From the perspective of the field in which I work – let's call it "technological art" – the use of technology as a tool can only be described as a beginning. Of course, the fact that a specific technical means can be used as a tool will attract the curiosity and attention of many artists at the beginning. But if it stays at the tool stage – for example, GAN is commonly used by artists – it will soon become unconstructive. My favorite artists who study technology are the ones who can get inside, ask questions, make mind-bending use of the tools, or deconstruct the tools themselves and question the social, economic and cultural situation of the particular technology itself (e.g. AI dataset bias). I choose to believe that artists are not entirely passive in the face of our current technological environment, and that it would be too passive for artists to use only the set of technological tools that are "provided" to them.

 

 

Q8: According to an article of Electrek published on June 20, Tesla fired both Bobby Berretta-Paris, the company's "LGBTQ+ community president," and another diversity and inclusion movement leader. What do you think about this? Do you think political correctness (animal protectionism, race, feminism, etc.) is a cannibalization of human intelligence and civilization?

 

A: First of all, "political correctness" seems to me to be a product of the trialing and pulling of multiple forces – I feel that there is no such thing as "eternal" political correctness. Many boundaries and "principles" are obtained through arguments, theoretical thinking, and even the sacrifice of specific people. And "political correctness" can sometimes be destroyed (what do you think of the U.S. Supreme Court overturning Roe v. Wade, for example), it's a dynamic thing.

 

Regarding the relationship between "political correctness" and "human intelligence and civilization", I don't seem to understand.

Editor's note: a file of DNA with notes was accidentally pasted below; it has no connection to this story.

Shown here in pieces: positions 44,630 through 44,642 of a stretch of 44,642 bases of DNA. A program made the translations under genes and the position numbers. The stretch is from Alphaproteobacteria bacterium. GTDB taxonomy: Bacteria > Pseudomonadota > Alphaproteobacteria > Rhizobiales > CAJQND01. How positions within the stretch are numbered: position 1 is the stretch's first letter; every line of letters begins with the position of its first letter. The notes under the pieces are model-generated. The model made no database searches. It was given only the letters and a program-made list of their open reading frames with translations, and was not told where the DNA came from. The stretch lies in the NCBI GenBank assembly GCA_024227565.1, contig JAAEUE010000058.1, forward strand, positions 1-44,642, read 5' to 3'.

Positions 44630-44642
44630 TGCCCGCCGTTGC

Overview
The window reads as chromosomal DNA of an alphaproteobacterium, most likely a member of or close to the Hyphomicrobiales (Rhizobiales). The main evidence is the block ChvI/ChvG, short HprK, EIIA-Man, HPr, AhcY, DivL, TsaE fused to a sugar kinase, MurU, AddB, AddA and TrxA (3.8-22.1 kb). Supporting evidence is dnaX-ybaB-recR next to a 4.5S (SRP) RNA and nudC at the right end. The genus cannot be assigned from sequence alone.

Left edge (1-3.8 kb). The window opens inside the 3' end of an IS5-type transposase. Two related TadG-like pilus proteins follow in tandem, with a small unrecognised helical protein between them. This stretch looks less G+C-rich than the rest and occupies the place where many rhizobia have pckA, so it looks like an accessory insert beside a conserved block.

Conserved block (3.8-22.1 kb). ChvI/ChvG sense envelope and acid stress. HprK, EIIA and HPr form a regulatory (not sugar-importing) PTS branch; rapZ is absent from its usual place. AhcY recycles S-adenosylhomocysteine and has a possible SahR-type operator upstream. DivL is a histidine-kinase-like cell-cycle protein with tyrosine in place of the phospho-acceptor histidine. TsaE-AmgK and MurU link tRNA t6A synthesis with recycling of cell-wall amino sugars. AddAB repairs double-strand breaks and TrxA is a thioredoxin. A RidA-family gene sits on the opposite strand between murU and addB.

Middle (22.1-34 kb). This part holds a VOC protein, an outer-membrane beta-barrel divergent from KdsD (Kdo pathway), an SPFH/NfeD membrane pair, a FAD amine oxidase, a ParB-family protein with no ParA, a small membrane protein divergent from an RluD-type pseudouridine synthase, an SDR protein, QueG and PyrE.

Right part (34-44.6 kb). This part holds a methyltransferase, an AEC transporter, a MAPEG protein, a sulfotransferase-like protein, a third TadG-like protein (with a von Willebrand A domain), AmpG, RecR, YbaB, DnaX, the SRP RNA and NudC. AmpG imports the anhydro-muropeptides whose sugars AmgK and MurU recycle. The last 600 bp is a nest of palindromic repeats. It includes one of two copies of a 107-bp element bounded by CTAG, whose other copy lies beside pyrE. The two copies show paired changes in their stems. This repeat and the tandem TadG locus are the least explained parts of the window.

Q9: In your project, how do you represent society's use of technology to civilize/brutalize individuals?

 

A: Eh, I find that this series of questions has an either/or approach. "Civilization vs. brutality", "progress vs. regression", "science vs. religion", I'm not very good at answering either/or questions – maybe because I'm a Gemini! From my own projects, I'm more concerned with the tension between people's perceptions of technology and the generic narratives of commercial companies. For example, in "Lying Sophia and Mocking Alexa", both characters in the exhibition title are actually the names of AI-oriented products of technology companies, but both are also criticized/controversial (accused of falsification or over-interpretation). The natural contradiction of this narrative becomes an important thread in the exhibition. In the exhibition "The Ground is Falling", I actually observed the opposite of the common discourse of "space technology" such as foreign conquest, "interstellar colonization", and the space race. My focus is on the fallen spacecraft, the parts left behind and forgotten by the conquest narrative, and the "life path" of these technological objects themselves. It is difficult to say whether these technologies are civilized or brutal to individuals, because they are often too indistinguishable, intertwined with complex threads. All I can do is to present more of this complexity.